between nature and the manmade, ie the latter’s shift away from the manufactured and die cut and
toward the virtual.”
“WOODS”, acrylic and wax on canvas, 20 x 20 inches 1999
Courtesy Galerie Gris, Hudson, New York
“Particulate Matter is a triptych of “Yellow Rain” pollen as imaged by the scanning electron microscope. Yellow rain was believed to be T-2
mycotoxin which the US accused the Soviet Union of supplying to Vietnam and Laos for use in counterinsurgency warfare.”
“Particulate Matter”, Photo silkscreen, flasche & acrylic on wood panels, 40”x36”
Linda B Horn
“Shifting bodies as evolutionary process.”
31"h x19 w x 10"d
Cast plaster forms
“This series is a tribute to vanishing species and biodiversity that supports the health and well being of
planet. The work emerges from clear layers of acrylic polymers and gels and provides a variety of textures
mirroring the fluid qualities of emergence and disappearance in a wild and natural world.”
“White Headed Vulture”
10 x 10 inches, ink,acrylic on masonitte
“Caquetá Titi Monkey”
10 x 10 inches, ink,acrylic on masonite
“Since 1990 I have had a studio on the bank of the Hudson River in Greene County, NY. I use the river’s
surface and it’s translucence as a giant watery lens that assimilates reflections, colors and patterns. Just like
a lens, this watery plane synthesizes activity from the world above: the movements of clouds, fog, foliage,
birds, planes in flight, oil tankers and other manmade disturbances.”
“Pageant”, 24.5 x 21.5 inches, oil on panel, 2014
Notations on a River, single channel video, oil on pane, 2014
“The rainbow colors in an oil slick are sublime; fine particles of pollution: chemicals, industrial dust,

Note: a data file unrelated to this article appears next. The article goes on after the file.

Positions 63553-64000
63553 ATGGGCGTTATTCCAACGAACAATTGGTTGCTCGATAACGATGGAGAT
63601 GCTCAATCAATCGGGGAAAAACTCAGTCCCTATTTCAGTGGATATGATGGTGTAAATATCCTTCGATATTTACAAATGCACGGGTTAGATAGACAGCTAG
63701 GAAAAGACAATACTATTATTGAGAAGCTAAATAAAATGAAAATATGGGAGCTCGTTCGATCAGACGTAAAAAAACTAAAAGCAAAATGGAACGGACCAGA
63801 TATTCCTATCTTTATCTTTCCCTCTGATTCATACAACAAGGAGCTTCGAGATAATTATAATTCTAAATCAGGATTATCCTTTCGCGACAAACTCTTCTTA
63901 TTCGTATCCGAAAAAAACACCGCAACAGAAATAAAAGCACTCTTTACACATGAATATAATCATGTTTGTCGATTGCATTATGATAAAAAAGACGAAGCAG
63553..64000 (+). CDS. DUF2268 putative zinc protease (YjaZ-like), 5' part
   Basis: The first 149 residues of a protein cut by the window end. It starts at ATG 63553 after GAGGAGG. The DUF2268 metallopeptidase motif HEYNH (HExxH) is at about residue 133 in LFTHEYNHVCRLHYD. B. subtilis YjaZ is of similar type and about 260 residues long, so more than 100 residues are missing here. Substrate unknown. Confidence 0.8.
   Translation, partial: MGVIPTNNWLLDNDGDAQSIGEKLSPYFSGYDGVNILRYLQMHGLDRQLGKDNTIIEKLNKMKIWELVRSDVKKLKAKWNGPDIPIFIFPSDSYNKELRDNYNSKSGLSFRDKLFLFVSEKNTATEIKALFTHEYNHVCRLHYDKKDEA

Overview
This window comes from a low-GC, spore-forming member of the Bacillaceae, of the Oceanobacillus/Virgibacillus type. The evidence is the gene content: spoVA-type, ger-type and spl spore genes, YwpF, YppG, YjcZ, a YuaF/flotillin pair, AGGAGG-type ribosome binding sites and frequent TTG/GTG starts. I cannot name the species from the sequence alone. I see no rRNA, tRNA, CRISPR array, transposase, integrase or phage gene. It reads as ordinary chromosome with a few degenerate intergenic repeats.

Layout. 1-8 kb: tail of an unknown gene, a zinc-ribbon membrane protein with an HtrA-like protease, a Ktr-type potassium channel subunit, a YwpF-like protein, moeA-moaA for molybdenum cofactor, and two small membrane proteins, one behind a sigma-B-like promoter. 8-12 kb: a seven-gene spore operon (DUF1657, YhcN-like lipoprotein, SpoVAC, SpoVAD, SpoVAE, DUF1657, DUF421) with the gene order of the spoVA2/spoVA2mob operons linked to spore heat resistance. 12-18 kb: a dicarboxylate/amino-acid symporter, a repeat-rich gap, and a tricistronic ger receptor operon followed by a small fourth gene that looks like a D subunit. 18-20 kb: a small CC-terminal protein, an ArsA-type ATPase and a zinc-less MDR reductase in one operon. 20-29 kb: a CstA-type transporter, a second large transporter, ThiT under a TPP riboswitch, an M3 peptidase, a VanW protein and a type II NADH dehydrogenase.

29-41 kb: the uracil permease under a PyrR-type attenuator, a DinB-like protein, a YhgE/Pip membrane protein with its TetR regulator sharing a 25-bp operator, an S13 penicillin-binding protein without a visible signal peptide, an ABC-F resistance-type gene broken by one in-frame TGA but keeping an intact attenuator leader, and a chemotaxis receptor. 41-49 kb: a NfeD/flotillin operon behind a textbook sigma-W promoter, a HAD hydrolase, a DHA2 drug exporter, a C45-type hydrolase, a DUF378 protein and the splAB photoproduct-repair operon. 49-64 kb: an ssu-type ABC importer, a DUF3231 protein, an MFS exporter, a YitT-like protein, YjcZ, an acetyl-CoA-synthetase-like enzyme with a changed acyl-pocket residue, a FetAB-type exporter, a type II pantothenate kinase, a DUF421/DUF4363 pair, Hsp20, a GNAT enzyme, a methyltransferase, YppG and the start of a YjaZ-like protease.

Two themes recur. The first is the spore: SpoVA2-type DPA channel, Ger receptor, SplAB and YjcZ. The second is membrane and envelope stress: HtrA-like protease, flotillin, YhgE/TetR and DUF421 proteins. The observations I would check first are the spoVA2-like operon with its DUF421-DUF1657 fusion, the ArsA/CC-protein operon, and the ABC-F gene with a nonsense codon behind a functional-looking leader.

metals et al, make romantic tangerine dawns; sulfuric acid aerosols in the air create the reddest most
dramatic sunsets. We are recoloring our world.
Hell from a distance likely looks lovely too.”
“Hell from a Distance”, 2010
Mixed Media on Canvas, 48 x 48
The ultimate goal in my work has been the expression of my truth, which includes beauty and ugliness. The
mists and rain of the Pacific Northwest, embedded in my childhood deeply inform my work, and I return
every year to the rainforest for inspiration, and to bear witness. In evoking the emotional power of a
resplendent and luminous nature I seek to rouse in the viewer a kind of rapture and respect for the power of
the natural world.
18"x24" oil on canvas
“Currently I’m exploring one of natures more troubling creations – invasive
species such as Japanese Knotweed. I’ve been making modified castings of
its over-wintering canes and branches. I like the idea of bringing what may
be unwanted outside – and letting my “fakes” invade a different kind of
Without title, 2015
Knotweed cane cast in wax, screws
1.5" x 1.5" x 34"
“These pieces are from a body of work that I began when I moved to live near the Marcellus
Shale and found myself in the midst of extreme controversy over hydraulic fracturing and